A large number of Korean AI developers are opting for jobs abroad. Kakao Corp. CEO Kim Bum-soo blamed the nation's data-related regulations for the brain drain.
Kim attended a parliamentary audit of the Ministry of Science and ICT on October 10. He testified that his company has succeeded in hiring only 30% of AI developers it needed. He attributed this to the difficulties in data collection and utilization. “AI technology develops in proportion to data utilization experience,” he pointed out, adding, “The future of South Korea’s science and technology may be jeopardized without a timely response.”
At present, many countries are already moving ahead with government-wide measures for data collection, data utilization and data analyzer training. The South Korean government is planning to come up with data economy development measures in December this year.
The U.S. set up a big data R&D plan in 2016 in order to respond proactively to future big data environments. The plan is divided into seven R&D strategies and 18 action plans.
The European Union, in the meantime, established a data economy growth strategy in 2017. The purpose of the strategy is to create new data business opportunities by more data access, analysis and utilization based on a pan-European digital platform. The EU is currently working on higher data access, technical standardization, clarification of legal responsibilities, etc.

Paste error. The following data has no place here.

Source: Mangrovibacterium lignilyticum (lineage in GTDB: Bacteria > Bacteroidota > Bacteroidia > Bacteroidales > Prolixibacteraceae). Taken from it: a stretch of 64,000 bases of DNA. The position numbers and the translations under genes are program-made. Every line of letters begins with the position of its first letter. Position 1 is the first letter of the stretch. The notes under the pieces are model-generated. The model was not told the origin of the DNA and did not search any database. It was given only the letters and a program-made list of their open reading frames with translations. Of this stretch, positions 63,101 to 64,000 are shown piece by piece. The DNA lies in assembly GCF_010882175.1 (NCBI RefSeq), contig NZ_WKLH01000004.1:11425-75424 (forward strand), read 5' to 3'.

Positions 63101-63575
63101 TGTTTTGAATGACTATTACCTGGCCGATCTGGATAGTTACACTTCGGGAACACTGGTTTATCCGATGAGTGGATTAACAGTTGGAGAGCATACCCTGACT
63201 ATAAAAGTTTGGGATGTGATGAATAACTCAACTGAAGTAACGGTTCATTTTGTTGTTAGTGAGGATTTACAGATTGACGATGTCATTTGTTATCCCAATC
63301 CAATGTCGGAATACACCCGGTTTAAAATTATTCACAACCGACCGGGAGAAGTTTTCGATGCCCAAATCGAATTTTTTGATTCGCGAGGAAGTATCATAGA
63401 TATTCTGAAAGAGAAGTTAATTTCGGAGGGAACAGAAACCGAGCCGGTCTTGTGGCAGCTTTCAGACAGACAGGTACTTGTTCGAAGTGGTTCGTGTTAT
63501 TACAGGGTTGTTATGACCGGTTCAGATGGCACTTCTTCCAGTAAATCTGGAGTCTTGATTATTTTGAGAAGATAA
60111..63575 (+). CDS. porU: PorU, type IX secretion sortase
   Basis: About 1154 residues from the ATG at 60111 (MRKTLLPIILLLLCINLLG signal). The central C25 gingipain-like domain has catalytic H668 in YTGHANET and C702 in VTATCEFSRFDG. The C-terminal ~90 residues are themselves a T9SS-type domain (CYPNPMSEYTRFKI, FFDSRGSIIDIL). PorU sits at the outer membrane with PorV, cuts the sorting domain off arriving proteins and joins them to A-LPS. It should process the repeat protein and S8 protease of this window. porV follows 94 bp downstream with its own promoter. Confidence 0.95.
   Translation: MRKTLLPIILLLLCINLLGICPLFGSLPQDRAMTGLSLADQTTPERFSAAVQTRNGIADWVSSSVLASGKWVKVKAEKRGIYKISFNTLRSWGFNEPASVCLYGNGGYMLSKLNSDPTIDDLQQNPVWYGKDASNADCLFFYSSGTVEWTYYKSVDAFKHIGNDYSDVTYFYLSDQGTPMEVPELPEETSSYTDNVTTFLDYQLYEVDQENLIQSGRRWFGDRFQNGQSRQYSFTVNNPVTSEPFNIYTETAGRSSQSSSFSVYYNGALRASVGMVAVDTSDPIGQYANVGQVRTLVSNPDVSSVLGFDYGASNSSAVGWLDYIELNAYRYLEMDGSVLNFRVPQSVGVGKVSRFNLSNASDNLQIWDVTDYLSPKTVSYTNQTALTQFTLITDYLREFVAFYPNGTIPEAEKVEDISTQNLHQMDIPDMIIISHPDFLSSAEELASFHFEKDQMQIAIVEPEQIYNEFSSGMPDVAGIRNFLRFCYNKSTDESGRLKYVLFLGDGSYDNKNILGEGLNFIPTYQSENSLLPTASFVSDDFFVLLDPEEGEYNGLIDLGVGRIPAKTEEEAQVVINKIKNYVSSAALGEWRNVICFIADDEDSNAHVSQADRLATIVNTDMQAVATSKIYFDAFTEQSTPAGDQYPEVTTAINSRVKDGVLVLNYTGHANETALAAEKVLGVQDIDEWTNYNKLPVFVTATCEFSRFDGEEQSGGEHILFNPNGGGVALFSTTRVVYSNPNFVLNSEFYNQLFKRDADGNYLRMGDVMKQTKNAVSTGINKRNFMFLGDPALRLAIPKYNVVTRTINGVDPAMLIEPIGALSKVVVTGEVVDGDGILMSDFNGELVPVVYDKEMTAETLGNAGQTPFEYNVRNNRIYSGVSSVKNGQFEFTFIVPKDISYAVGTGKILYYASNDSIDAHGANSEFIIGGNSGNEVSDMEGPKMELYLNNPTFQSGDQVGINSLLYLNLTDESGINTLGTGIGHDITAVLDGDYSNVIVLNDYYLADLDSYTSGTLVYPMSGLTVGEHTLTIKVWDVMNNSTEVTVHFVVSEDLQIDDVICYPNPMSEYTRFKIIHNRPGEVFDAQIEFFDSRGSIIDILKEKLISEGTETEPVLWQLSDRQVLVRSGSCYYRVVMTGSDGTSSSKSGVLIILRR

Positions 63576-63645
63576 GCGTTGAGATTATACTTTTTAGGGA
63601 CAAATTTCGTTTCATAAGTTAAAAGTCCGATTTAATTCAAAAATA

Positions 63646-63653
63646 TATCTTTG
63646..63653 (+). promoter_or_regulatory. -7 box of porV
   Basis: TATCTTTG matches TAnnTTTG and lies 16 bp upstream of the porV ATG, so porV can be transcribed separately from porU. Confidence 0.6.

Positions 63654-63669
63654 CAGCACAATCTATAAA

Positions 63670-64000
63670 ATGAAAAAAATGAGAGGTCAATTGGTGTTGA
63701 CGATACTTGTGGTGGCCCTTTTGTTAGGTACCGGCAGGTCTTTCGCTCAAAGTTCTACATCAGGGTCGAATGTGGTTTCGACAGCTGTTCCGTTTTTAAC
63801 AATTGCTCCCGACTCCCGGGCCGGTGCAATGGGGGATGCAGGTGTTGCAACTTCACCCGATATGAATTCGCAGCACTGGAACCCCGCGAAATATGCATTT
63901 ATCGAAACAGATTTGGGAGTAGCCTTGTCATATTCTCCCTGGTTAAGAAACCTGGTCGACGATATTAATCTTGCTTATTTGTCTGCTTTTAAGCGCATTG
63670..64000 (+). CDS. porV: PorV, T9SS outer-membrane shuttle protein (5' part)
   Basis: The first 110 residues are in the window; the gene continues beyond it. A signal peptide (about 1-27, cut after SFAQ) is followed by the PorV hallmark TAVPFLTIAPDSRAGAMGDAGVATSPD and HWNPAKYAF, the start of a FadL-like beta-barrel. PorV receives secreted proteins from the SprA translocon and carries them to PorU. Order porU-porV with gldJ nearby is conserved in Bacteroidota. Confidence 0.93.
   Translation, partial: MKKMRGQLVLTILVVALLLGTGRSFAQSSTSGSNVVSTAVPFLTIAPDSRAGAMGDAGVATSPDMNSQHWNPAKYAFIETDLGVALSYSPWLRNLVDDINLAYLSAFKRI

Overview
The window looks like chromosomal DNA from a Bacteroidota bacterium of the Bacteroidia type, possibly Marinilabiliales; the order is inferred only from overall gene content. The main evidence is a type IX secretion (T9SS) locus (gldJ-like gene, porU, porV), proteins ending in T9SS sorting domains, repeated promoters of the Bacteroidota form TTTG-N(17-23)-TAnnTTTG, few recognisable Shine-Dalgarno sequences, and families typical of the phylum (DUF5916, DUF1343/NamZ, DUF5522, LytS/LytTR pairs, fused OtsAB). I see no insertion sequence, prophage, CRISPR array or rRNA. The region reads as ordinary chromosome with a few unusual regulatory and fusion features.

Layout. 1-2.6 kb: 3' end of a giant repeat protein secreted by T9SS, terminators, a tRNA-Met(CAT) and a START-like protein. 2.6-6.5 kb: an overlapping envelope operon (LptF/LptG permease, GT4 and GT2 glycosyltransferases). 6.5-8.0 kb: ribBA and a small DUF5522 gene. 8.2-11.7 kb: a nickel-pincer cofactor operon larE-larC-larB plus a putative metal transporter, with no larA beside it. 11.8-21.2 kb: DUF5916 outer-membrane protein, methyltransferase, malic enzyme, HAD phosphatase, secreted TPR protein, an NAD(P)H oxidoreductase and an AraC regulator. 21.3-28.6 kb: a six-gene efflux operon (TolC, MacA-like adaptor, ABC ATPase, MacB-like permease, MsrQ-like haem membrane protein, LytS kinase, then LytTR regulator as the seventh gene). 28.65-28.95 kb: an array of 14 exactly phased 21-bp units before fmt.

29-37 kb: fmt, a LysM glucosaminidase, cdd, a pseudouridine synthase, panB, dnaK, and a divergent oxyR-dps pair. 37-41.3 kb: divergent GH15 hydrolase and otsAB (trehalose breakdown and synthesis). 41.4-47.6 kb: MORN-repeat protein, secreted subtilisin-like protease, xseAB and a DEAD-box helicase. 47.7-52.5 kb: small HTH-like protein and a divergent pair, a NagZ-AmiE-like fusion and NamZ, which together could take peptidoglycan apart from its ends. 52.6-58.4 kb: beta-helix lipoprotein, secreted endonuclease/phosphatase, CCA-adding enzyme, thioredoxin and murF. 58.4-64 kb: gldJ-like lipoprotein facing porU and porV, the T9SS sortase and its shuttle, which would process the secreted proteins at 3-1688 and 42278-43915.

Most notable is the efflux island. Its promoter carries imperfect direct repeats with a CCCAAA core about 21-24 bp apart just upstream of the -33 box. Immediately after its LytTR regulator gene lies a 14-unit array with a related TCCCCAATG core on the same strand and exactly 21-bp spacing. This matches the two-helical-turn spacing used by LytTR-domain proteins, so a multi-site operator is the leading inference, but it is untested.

Likewise, China set up a big data industry development plan last year and Japan came up with its future investment strategy and reform plan for Society 5.0 last year.
“South Korea has concentrated on data protection and has a long way to go when it comes to data utilization,” said an industry expert, adding, “Given that data is the starting point of Industry 4.0, more policies are needed for talents to be able to realize their capabilities without hindrance.”